The Genealogies of Matthew and Luke
One of the charges of contradiction brought by skeptics against the Bible is the surface appearance of contradiction between Matthew’s genealogical list (1:1-17) and the one provided by Luke (3:23-38). As is always the case, the charge of contradiction is premature and reflects an immature appraisal of the extant evidence. In every case of alleged contradiction, further investigation has yielded additional evidence that exonerates the Bible and further verifies its inerrancy. The alleged discrepancies pertaining to Matthew and Luke’s genealogies were explained and answered long ago (e.g., Haley, 1977, pp. 325-326; McGarvey, 1910, pp. 344-346; McGarvey, 1974, pp. 51-55; cf. Lyons, 2003).
When one places the two genealogical lists side by side, several factors become immediately apparent that combine to dispel the appearance of conflict.
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First, Matthew reported the lineage of Christ only back to Abraham; Luke traced it all the way back to Adam. Second, Matthew used the expression “begat;” Luke used the expression “son of,” which results in his list being a complete reversal of Matthew’s. Third, the two genealogical lines parallel each other from Abraham to David. Fourth, beginning with David, Matthew traced the paternal line of descent through Solomon; Luke traced the maternal line through Solomon’s brother, Nathan.
A fifth factor that must be recognized is that the two lines (paternal and maternal) link together in the intermarriage of Shealtiel and Zerubbabel. But the linkage separates again in the two sons of Zerubbabel—Rhesa and Abiud. Sixth, the two lines come together once again for a final time in the marriage of Joseph and Mary. Joseph was the end of the paternal line, while Mary was the last of the maternal line as the daughter of Heli.
The reason Joseph is said to be the “son” of Heli (Mary’s father) brings forth a seventh consideration: the Jewish use of “son.” Hebrews used the word in at least five distinct senses: (1) in the sense used today of a one-generation offspring; (2) in the sense of a descendant, whether a grandson or a more remote descendant many generations previous, e.g., Matthew 1:1; 21:9; 22:42 (“begat” had this same flexibility in application); (3) as a son-in-law (the Jews had no word to express this concept and so just used “son”—e.g., 1 Samuel 24:16; 26:17); (4) in accordance with the Levirate marriage law (Deuteronomy 25:5-10; cf. Matthew 22:24-26), a deceased man would have a son through a surrogate father who legally married the deceased man’s widow (e.g., Ruth 2:20; 3:9,12; 4:3-5); and (5) in the sense of a step-son who took on the legal status of his step-father—the relationship sustained by Jesus to Joseph (Matthew 13:55; Mark 6:3; Luke 3:23; 4:22; John 6:42).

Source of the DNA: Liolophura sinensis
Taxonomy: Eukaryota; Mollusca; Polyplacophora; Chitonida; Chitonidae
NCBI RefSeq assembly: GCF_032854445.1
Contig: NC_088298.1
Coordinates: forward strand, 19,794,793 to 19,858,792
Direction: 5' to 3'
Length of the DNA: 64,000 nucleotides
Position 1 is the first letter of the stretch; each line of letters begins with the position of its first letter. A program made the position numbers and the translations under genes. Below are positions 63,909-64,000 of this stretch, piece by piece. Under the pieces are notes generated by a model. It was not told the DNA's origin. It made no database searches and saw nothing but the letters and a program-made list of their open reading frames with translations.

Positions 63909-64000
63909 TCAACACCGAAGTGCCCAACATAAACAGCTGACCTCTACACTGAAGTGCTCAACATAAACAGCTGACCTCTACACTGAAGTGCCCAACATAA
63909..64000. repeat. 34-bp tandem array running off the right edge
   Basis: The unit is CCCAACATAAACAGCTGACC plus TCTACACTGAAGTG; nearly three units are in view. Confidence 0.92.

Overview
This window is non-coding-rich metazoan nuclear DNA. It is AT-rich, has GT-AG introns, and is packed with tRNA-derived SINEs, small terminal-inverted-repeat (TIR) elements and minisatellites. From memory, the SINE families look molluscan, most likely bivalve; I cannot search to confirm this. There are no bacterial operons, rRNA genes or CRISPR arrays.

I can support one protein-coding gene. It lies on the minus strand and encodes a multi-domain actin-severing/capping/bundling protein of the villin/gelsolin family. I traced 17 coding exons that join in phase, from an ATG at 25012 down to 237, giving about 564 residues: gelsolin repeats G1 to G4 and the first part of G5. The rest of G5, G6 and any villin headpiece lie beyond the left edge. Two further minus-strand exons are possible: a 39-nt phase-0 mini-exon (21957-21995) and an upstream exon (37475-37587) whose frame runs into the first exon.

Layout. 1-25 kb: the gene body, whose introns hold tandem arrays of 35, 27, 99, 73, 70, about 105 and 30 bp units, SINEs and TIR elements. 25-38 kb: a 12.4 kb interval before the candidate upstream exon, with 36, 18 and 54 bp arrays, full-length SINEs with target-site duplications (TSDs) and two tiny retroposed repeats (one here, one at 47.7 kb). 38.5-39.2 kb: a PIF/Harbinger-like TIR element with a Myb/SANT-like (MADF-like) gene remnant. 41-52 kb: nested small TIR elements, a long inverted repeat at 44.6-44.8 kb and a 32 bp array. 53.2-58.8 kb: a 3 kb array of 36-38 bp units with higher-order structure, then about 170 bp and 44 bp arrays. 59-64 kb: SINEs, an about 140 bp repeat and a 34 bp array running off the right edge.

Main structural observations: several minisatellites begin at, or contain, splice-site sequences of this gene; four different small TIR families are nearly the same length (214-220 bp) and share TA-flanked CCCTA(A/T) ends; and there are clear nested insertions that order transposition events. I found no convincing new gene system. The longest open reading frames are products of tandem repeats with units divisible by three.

Notice carefully that Joseph was a direct-line, blood descendant of David and, therefore, of David’s throne. Here is the precise purpose of Matthew’s genealogy: it demonstrated Jesus’ legal right to inherit the throne of David—a necessary prerequisite to authenticating His Messianic claim. However, an equally critical credential was His blood/physical descent from David—a point that could not be established through Joseph since “after His mother Mary was betrothed to Joseph, before they came together, she was found with child of the Holy Spirit” (Matthew 1:18, emp. added). This feature of Christ’s Messiahship was established through His mother Mary, who was also a blood descendant of David (Luke 1:30-32). Both the blood of David and the throne of David were necessary variables to qualify and authenticate Jesus as the Messiah.
Once again, the Bible’s intricate complexities shine forth to dispel the critic’s accusations, while simultaneously demonstrating its own infallible representations. The more one delves into its intricacies and plummets its intriguing depths, the more one is driven to the inescapable conclusion that the Bible is, indeed, the Book of books—the inspired Word of God.
Haley, John W. (1977), Alleged Discrepancies of the Bible (Grand Rapids, MI: Baker).
Lyons, Eric (2003), The Anvil Rings (Montgomery, AL: Apologetics Press).
McGarvey, J.W. (1910), Biblical Criticism (Cincinnati, OH: Standard).
McGarvey, J.W. (1974 reprint), Evidences of Christianity (Nashville, TN: Gospel Advocate).
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